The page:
In my photography class a few weeks ago, we were discussing a chapter from novelist Anne Lamott’s book “Bird by Bird.” Titled “Looking Around,” this chapter argues that in order to write or, more broadly, engage with any form of art, you have to learn to love and revere the smallest details of both yourself and the world around you. The way to do this, Lamott says, is by “looking around” with intention and care: “There is ecstasy in paying attention,” she writes. In our conversation that morning, one of my classmates connected her quote to a saying that I’m sure many of you are familiar with: “Attention is the purest form of love.”
Admittedly, I have always thought of this quote as a little cheesy and somewhat overused, but in the context of the discussion and Lamott’s insightful writing, the beautiful simplicity of the aphorism struck me. I don’t think I ever disagreed with the sentiment behind the saying. In fact, what led me to ignore it is that it is so obviously true. The idea that giving attention to something or somebody is an act of love didn’t seem particularly revolutionary to me. But in the days and weeks following that class, I’ve been unable to keep the phrase from bouncing around my head. Those words that had previously been so uninspiring all of a sudden seemed to be echoing throughout every aspect of my life.
As anyone who read my last column will know, I believe that my life in college has been in many ways defined by two contradictory experiences. At Bowdoin, I have so often felt a sense of exceptional freedom and seemingly unlimited choices laid before me somehow combined with the crushing reality of being incomprehensibly busy every day. In other words, options for how to spend your time are seemingly endless, but time itself certainly is not.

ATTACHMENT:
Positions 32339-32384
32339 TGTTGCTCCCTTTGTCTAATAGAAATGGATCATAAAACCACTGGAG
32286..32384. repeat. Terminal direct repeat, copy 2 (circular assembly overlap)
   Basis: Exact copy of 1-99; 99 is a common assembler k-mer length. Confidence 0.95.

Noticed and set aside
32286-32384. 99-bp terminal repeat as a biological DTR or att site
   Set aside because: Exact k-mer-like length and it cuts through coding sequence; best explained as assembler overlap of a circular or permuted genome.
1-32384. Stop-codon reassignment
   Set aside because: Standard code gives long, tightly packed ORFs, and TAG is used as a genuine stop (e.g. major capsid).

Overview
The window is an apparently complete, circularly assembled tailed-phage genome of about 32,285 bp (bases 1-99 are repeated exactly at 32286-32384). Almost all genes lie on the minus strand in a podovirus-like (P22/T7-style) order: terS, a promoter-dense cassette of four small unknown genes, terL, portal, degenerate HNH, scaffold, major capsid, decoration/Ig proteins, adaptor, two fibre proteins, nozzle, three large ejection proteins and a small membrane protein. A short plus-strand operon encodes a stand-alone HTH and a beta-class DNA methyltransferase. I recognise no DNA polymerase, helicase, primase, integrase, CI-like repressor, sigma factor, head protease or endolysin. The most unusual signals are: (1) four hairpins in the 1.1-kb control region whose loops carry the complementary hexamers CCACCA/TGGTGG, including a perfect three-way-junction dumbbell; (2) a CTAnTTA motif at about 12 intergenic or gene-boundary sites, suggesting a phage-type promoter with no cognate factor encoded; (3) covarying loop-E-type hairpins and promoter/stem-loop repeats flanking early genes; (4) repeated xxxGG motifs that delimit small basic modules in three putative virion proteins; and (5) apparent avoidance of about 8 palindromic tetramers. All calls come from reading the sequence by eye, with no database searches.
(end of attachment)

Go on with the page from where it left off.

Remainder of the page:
While Bowdoin is admittedly small, there are still countless academic departments, clubs, sports and people to invest your time in. Even if you spent decades as a student here, there is no conceivable way that you could run out of new classes to take, people to meet or new activities to participate in. There is truly only so much that one person can explore in the handful of semesters that we have in Brunswick.
I have most certainly had moments of boredom on campus, and there have been occasional days and nights where I feel like not enough is happening, or where the small size of Bowdoin feels limiting. But much more frequently, I have felt the opposite: that there isn’t enough time to spend time with all the friends that I want to, take all the classes that interest me and go to all the parties, events and meetings that happen in any given week. So often I feel forced to make excruciating decisions about how to spend the fleeting free time that I have. It seems impossible to spend an hour doing something without missing out on five other things happening at the same time.
It is incredibly easy to be frustrated by the feeling of time and its endless possibilities going past in front of your own eyes: I would be lying if I didn’t say I feel that every single day at Bowdoin. But on the other hand, there is something unbelievably beautiful in that frustration. Attention, I think, is inherently connected to time: to give attention to something is merely to dedicate your time purposefully and intentionally.
It sounds strange to say, but I think a large part of what has made my experience at Bowdoin so meaningful is the constant awareness that time is running out. I know that any time I go to a class, a frisbee practice or go sit on the quad with my friends, that the people around me are there because, on some level, they chose to be there. When you think of the million other responsibilities, assignments and activities that everyone is dealing with, the idea of a group of people joining together for even a few brief moments begins to feel miraculous.
In this way, the idea that “attention is love” rings truer at Bowdoin than almost anywhere else. At a place with so many choices for how to spend each moment but such little time to spare, every bit of attention that you give and every minute that you surrender become imbued with meaning. The simple act of getting lunch with someone, spending a few hours in a club meeting or even choosing one major over another becomes an unmistakable act of love.